Cook County Announces First Off-Site Power Purchase Agreement for Renewable Energy

President Preckwinkle, along with representatives from the Bureau of Asset Management and Department of Environment and Sustainability, announced today Cook County’s first power purchase agreement for renewable energy. The agreement was reached as part of a broader transaction with Constellation and Swift Current Energy. Starting in March 2025, Cook County’s asset portfolio will source approximately 24% of its electricity (about 49,000 MWh) from a new, off-site solar project in Illinois. Greenhouse gas emissions savings in today’s terms would save the equivalent emissions of powering 4,733 households each year. In the first year, this energy will cover 100% of the electricity use at 18 Cook County owned-and-operated buildings including health clinics, office buildings, highway maintenance facilities, public safety buildings and warehouses. The agreement will span over 12 years, with the ability to add in new buildings as energy is reduced.

“Any time we can achieve our sustainability goals, while also bringing economic development to our communities, we consider it a huge step forward,” said President Preckwinkle. “The co-benefits secured for this agreement mean investment in jobs, training, and domestic manufacturing, and the energy savings and environmental effects are monumental. I am proud that Cook County is a leader for not just sustainability, but in agreements that benefit the community as well.

Cook County will receive energy and renewable energy certificates (RECs) to match the energy use at 18 county owned-and-operated buildings, including health clinics, office buildings, highway maintenance facilities, public safety buildings and warehouses as part of a long-term agreement with Constellation. Construction of the solar project started in March 2023 and will support 450 Illinois construction jobs, approximately 18 of which will be directly from Cook County’s portion of the project.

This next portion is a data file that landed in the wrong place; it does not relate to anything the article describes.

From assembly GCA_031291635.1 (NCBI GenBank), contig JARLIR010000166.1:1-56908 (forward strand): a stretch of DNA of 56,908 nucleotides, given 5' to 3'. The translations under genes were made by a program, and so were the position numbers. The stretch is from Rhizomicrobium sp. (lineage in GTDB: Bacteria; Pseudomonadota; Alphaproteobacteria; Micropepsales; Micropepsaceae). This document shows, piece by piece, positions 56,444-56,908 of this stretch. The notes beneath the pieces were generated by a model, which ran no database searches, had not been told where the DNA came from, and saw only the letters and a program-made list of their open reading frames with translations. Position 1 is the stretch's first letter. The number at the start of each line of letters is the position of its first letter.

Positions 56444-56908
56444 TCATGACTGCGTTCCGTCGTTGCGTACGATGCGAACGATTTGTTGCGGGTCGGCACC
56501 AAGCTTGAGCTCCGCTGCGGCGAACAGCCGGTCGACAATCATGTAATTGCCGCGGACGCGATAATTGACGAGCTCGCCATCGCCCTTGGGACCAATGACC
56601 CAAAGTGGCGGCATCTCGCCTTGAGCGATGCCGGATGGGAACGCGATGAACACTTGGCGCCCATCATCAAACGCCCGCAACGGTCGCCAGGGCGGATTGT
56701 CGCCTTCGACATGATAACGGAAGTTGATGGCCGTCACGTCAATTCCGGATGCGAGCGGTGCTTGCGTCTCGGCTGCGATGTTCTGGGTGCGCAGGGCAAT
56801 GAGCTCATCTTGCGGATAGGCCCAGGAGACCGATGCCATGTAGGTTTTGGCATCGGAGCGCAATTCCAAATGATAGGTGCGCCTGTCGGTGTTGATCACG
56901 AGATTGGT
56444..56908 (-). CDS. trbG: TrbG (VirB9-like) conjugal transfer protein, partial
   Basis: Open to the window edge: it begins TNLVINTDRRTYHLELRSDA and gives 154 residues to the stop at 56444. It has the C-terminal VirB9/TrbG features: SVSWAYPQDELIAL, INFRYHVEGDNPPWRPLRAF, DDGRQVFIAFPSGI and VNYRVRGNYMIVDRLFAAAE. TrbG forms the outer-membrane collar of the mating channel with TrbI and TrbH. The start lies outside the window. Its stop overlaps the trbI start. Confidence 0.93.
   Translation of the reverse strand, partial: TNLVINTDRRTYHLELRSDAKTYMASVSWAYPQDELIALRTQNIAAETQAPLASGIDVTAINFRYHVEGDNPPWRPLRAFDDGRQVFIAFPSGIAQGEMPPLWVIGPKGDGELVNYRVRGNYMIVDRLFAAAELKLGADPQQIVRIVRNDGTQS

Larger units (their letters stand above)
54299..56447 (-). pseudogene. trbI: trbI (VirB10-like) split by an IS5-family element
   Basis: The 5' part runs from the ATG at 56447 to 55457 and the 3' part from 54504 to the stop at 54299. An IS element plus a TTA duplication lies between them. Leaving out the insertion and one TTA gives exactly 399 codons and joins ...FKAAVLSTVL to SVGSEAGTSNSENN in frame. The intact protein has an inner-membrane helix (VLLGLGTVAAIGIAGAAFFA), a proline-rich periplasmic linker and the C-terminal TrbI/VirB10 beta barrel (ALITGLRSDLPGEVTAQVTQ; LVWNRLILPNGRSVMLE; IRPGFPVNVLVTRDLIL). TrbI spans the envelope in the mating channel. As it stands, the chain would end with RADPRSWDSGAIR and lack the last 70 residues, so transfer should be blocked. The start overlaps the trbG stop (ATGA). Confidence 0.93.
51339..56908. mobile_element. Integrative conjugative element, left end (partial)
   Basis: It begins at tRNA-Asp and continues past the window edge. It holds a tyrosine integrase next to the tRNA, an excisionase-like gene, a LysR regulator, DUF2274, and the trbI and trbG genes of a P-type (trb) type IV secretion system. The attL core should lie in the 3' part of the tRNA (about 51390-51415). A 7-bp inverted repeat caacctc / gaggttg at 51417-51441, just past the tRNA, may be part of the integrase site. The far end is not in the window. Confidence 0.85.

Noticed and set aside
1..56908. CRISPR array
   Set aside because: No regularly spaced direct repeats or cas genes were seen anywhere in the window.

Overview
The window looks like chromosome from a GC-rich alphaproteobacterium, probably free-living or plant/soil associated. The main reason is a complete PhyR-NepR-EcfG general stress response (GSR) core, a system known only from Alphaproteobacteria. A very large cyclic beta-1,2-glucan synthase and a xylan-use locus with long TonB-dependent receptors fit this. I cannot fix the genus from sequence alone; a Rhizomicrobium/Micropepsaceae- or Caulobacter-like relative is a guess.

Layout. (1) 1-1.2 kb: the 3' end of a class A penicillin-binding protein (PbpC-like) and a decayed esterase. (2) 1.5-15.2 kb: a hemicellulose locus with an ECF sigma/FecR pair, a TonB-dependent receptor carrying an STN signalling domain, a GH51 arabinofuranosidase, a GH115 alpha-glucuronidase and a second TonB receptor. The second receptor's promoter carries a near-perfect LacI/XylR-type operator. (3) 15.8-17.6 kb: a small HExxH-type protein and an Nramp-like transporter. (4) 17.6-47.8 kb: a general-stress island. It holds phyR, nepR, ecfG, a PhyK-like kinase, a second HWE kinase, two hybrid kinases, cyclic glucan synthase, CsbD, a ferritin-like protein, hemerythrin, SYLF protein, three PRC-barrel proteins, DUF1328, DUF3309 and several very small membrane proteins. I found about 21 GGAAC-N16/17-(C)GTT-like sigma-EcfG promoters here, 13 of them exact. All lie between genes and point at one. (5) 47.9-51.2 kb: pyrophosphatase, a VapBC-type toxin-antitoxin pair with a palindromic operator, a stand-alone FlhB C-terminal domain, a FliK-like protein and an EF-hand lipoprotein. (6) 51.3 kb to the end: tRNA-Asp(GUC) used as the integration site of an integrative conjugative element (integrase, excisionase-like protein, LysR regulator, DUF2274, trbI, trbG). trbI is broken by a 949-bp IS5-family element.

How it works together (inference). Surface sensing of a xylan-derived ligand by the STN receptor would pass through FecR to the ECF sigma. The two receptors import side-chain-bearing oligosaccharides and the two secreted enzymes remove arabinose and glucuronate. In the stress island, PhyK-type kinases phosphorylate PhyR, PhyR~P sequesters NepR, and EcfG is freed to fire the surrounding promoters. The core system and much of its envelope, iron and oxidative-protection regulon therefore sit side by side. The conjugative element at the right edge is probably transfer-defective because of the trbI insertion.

Backed by Cook County’s commitment, Constellation has entered into a separate, long-term power purchase agreement to procure 24 MW of renewable energy from Swift Current Energy, who will own and operate the solar site, known as Double Black Diamond Solar, located in Morgan and Sangamon Counties. Double Black Diamond Solar, at 593 MW (800 MWdc), is expected to be one of the largest solar projects in the US.

In addition to this achievement in emissions reduction, Cook County has achieved outstanding co-benefits in this agreement. By requiring developers and retail energy providers to include positive impacts beyond energy, co-benefits create opportunities for the community as well. In this agreement, Cook County has secured support for $432,000 in local solar and energy job training programs, environmental biodiversity and habitat protection for the solar site, and local economic development through job creation. The full project will provide jobs for approximately 450 tradespeople during construction.

“Double Black Diamond will deliver significant benefits to the state of Illinois during both its construction and operation,” said Eric Lammers, CEO and Co-founder, Swift Current Energy. “We are proud to be constructing the Double Black Diamond Solar project with skilled craftspeople and with components made in America, and we are delighted to add Cook County as an important customer.”

Ameresco, the County’s energy procurement consultant, provided valuable advice and support during the selection and negotiation process. Resources and workshops from the American Cities Climate Challenge enabled the County to educate our stakeholders and ensure these community benefits be included with the contract terms as the social and environmental benefits of renewable energy purchases are important to support the County’s goals.

With this agreement, Cook County is meeting several Clean Energy Plan Goals such as helping reduce greenhouse gas emissions equivalent to the energy use of 4,733 households each year, according to U.S. EPA greenhouse gas equivalencies. Cook County has achieved a 44% greenhouse gas reduction to date from a 2010 baseline, meaning less renewable energy needs to be purchased to meet the Clean Energy Plan commitment for electricity to be 100% renewable by 2030 for County owned-and-operated buildings. The remainder of the County’s goal for building electricity use to be 100% renewable by 2030 will be met by energy efficiency projects, on-site solar installations, and future off-site renewable energy agreements.

To learn more about this agreement, please see this informational video provided by Cook County.